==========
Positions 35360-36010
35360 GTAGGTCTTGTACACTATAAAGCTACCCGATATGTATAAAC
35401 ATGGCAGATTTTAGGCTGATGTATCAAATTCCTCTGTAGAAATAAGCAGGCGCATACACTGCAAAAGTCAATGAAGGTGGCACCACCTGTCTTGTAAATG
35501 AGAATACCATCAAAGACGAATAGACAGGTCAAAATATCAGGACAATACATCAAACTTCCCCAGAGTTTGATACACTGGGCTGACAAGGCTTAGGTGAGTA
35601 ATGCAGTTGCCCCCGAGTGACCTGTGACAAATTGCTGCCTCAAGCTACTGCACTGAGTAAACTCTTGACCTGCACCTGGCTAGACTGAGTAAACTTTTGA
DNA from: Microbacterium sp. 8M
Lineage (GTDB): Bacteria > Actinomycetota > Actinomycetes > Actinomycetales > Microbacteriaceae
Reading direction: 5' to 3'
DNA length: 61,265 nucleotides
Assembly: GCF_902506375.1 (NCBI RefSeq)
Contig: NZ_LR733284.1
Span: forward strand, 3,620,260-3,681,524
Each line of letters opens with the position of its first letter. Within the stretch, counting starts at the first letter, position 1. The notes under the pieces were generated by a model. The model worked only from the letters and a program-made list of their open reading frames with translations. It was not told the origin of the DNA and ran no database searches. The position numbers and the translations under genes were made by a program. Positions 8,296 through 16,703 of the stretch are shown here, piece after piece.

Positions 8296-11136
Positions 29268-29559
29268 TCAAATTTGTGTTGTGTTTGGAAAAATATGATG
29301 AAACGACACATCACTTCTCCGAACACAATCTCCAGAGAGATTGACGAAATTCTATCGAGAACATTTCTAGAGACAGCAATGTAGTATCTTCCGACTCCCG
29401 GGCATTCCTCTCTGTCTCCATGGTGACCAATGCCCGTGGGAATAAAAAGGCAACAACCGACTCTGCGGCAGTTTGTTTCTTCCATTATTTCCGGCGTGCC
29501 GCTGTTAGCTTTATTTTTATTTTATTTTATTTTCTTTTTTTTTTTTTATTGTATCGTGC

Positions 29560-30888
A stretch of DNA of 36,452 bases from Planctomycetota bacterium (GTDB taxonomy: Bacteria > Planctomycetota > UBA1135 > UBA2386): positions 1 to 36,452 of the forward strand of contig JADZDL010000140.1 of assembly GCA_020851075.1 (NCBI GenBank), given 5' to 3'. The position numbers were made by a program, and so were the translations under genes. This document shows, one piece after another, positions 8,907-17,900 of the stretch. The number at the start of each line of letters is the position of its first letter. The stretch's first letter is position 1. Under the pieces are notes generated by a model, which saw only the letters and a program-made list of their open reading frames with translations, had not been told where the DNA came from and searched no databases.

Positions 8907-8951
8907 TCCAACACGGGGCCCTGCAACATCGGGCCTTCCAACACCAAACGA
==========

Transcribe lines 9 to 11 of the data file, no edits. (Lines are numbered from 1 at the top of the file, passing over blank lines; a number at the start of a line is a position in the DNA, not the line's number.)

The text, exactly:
DNA length: 61,265 nucleotides
Assembly: GCF_902506375.1 (NCBI RefSeq)
Contig: NZ_LR733284.1